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Ben Shapiro / January 20, 2016

Donald Trump and the Cult of Personality

“Power,” Henry Kissinger once told The New York Times, “is the ultimate aphrodisiac.” Kissinger might amend that statement today: Now, fame is power, and thus replaces power as the ultimate aphrodisiac. In fact, fame isn’t just an aphrodisiac — it’s the ultimate nepenthe, a drug causing forgetfulness. The more famous our politicians are, the more we neglect their positions and character. No wonder the most admired woman in America is criminal Hillary Clinton, the most admired man is criminal Barack Obama, and the second-most admired man is loudmouth Donald Trump.

“Power,” Henry Kissinger once told The New York Times, “is the ultimate aphrodisiac.” Kissinger might amend that statement today: Now, fame is power, and thus replaces power as the ultimate aphrodisiac. In fact, fame isn’t just an aphrodisiac — it’s the ultimate nepenthe, a drug causing forgetfulness. The more famous our politicians are, the more we neglect their positions and character. No wonder the most admired woman in America is criminal Hillary Clinton, the most admired man is criminal Barack Obama, and the second-most admired man is loudmouth Donald Trump.

We assume that fame inoculates our politicians for the same reason we check Yelp reviews: If there are tons of people who recommend a restaurant, they can’t all have been bribed. If tons of people like and support a politician, then, he or she must be worthwhile.

But this logic doesn’t always work. If several people stand on a street corner and simultaneously look up in the air for no reason, passersby will begin staring up into the air, looking for the rationale behind the mass gaze. Our human desire for informational shortcuts — our willingness to take another’s word for it — means that we end up looking like idiots when someone points out there’s nothing up there.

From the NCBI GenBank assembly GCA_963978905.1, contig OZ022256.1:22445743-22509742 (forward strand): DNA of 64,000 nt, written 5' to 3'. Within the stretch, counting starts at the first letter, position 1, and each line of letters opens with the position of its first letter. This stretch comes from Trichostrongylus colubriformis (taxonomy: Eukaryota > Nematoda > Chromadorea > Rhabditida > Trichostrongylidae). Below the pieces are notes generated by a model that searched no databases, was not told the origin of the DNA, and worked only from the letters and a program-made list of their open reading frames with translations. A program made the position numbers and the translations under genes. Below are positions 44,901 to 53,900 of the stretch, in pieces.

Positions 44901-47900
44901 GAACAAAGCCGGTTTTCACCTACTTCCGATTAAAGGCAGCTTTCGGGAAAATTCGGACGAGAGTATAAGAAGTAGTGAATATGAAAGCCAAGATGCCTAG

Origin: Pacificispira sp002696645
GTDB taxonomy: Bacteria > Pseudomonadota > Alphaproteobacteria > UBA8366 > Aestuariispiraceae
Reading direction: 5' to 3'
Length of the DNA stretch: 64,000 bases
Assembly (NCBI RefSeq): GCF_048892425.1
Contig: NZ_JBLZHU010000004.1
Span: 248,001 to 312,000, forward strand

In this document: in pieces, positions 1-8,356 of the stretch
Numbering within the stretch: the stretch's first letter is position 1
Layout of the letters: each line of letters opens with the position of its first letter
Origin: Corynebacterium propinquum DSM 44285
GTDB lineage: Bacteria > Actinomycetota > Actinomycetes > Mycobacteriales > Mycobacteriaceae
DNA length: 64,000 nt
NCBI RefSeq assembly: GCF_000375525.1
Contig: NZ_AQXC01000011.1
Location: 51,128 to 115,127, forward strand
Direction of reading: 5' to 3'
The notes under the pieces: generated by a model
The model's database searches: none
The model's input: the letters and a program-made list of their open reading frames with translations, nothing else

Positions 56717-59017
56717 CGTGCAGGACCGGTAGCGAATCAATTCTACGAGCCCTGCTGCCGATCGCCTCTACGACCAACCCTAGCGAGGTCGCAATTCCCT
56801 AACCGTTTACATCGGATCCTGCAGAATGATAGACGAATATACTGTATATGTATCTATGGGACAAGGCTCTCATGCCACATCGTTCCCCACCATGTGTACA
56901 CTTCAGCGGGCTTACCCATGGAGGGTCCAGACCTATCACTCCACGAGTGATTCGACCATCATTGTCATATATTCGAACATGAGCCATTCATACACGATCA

Our media-reinforcing cycle of fame is more like a street corner of skyward-looking nincompoops than an aggregation of Yelp reviews. Our elites tell us that we ought to look at a given candidate in a given way; we then react to those elites by following their spotlight. Donald Trump has received nearly half of all media coverage in the Republican race since he announced his campaign. That means that a lot of people are willing to overlook his flubs and his foibles — he’s a known face, and that fame protects him from comments that would hurt any other candidate.

The problem here isn’t Trump. It’s our entire culture of politics. Barack Obama has made ubiquity an art form — it’s hard to imagine that someone who appears regularly with YouTube stars to talk about tampon taxes could actually be malignant. Joe Biden appears on “Parks and Recreation.” Hillary Clinton dances with Ellen and makes awful jokes on “Saturday Night Live.” Our politicians know that exposure makes us comfortable with them.

In truth, we should never be comfortable with our politicians. We should never trust them. Star worship of Ronald Reagan on the right leads establishment Republicans to idolize even his worst failures, like amnesty; star worship of Bill Clinton on the left leads Democrats to pooh-pooh his brutal treatment of women, and his wife’s enabling of that behavior. Our celebrities have become royals, and our politicians have become celebrities.

That means we crown ourselves a king or queen every four years. And America needs no kings and queens. We need unimportant, decent people who focus on how to make themselves unimportant in our lives.

But that’s not what we get. Instead, we get glitz and glamour, fun and frolicking with the people who control our freedoms. That’s dangerous. We are dangerous, not Trump or even Obama or Hillary Clinton. Until we check our own impulse to blindly follow our celebrity political class, we shouldn’t be surprised when our celebrities become politicians and our politicians become tyrants.

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